– Natalie Pagán Oba Yomi
Feliz’s family: Catherine, Mercedes, Manuel and William at the Macy’s Department Store on 34th Street in Manhattan, 1994.
“My parents both migrated from Dominican Republic at separate times. My dad arrived as a teenager, and my mom arrived in her late 20s while stuck in an abusive marriage and with three kids still on the island. After a few months in NYC, my mom’s ex-husband was deported on drug charges and she found herself free for the first time. My mom and dad met and fell in love in Harlem. My brother and I were born shortly after. It’s not a happily ever after kind of love story, but it was real love. I think about the power of love very often — how nothing else could have held our families and spirits together in the face of an overwhelmingly brutal empire that denies our value and yet extracts our labor. It hasn’t been easy, but here we are … learning to love and connect in new ways in this new world.”
– Catherine Feliz
Maria and Tito in East New York, Brooklyn, 1990s.
“We grew up in East New York, a few houses away from each other, until Mami moved my sister and me to New Jersey for a better life. In 1995, a few years after returning back to Brooklyn, we had a chance encounter under the L train on New Lots Avenue and began dating. We’ve seen the best and worst of each other throughout the 20+ years of being together, but there is no one else I’d rather grow through life with — from raising four boys and now loving up on our two granddaughters; from two Brooklyn kids in hardscrabble East New York to homeowners.”
– Maria
Dionicia Ovalles and her great-granddaughter Cristina Salgado in West Bronx, 1986.
“She’s from Moca, Dominican Republic, and was born in 1896. She owned property in Puerto Rico and was very pro-black — a unique worldview for a dark-skin Afro-Latina in the early 1900s. She had tea remedies for all kinds of conditions. She took in her three great-granddaughters (ages 3-7) when their parents abandoned them in order to keep them together when she was already in her 70s — one of which was my mother, pictured on the right. She passed away in 1987.”
– Nilsa Salgado
Suley’s parents in Washington Heights, Manhattan, 1975.
“I don’t have many photos of my parents together — they divorced when I was about 8 or 9 — but I love this photo. It’s the afros and the smiles for me. I imagine they must have been the last two at the house party. Afro-Latinos. I guess I get it from my Momma and my Daddy.”
– Suley Cruz
Lizbel Ortiz’s mom and dad, Anderson and Reina, with her siblings in East New York, Brooklyn, 1999.
“My mother and father migrated in 1988 from a small town called Bonao in the Dominican Republic. They had three children but raised four here. My father was a cab driver and my mother was a caretaker of the elderly. She forcefully had given up her identity to serve those around her because it’s what she was taught. She is the kind of woman I aspire to be. When I was a child, I used to think she was a superhero, but now I know she is one.”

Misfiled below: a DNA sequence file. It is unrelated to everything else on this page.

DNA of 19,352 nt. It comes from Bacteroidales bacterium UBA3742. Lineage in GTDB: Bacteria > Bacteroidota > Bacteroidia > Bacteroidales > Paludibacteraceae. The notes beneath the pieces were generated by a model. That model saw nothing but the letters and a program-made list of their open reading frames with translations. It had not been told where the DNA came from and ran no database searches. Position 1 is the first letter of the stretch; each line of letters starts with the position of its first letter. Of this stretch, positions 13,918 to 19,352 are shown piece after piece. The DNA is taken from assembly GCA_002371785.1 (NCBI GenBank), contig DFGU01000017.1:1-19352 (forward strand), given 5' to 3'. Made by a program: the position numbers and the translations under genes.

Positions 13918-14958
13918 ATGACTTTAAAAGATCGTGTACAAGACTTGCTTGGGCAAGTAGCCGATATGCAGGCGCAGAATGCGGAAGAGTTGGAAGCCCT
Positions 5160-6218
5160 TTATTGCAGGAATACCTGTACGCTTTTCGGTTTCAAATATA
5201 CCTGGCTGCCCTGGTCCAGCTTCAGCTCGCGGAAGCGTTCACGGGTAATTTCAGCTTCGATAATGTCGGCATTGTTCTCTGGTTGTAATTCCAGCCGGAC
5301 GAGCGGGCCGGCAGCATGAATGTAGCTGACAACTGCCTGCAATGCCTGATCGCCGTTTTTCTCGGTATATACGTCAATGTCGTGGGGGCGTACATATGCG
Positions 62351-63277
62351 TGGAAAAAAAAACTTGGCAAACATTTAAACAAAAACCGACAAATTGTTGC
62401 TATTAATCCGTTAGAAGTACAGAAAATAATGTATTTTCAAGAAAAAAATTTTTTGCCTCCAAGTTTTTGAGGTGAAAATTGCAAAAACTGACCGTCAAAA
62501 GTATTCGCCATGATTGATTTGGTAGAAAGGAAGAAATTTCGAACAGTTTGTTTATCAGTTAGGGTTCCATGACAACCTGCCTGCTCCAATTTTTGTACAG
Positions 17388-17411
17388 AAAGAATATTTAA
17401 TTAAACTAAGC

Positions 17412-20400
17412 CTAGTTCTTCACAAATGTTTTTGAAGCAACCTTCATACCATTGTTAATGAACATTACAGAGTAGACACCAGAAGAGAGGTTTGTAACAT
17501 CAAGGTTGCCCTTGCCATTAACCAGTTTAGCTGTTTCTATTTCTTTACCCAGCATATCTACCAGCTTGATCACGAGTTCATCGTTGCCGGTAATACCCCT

– Lizbel Ortiz
Skipp and Conguero in Southside Jamaica, Queens, 2004.
“This is me and my best friend, Conguero. Our families arrived in New York at the same time, during the 1960s. Mine are Black Americans who escaped from the murderous turmoil in the backwoods of South and North Carolina during Jim Crow, and his are Black Americans who escaped from the deadly swamps of Louisiana and Puerto Ricans who fled the poverty of Bayamon … Our people eventually met in Southside Jamaica, Queens. His older family members had country accents like my family, and I was able to speak Spanish like his. He teaches me how to play congas while I teach him about old Black music. We joke a lot, we hurt, we laugh, we argue, but in the end, we family.”
Skipp
Joaquin “Figgy” Figueroa with Hector Lavoe posing before heading to The Corso in Manhattan. Right: “Figgy” Figueroa, 1975.
“This is my father, Joaquin Figueroa Jr. (also known as Figgy). One of six children whose family migrated from Toa Alta, Puerto Rico, in the 1960s and resided in the Bedford-Stuyvesant (‘Bed-Stuy, Do-Or-Die’) area of Brooklyn, New York. You saw him tearing up the Salsa dance floors seven days a week at clubs like The Corso, Marion Manor, Casino 14-La Mancha, Roseland and many more. ¡Vaya Boricua!”
– Figgy Jr.
Alexis and Maggie in the Bronx, 1980s.
“Here is a picture of my mother and father. She is Puerto Rican; he is Dominican. They were 16 when they met in the boogie down Bronx, a time when drugs and gangs were at an all-time high. The second picture is on their wedding day, Feb. 14. They got married at 18, had three daughters together. They are still friends to this day. They’ll reminisce a lot on the times they were young, reckless and in love; the Bronx had its ugly, but it had some beauty, as well.”
– Jas
Copyright 2022 NPR. To see more, visit https://www.npr.org.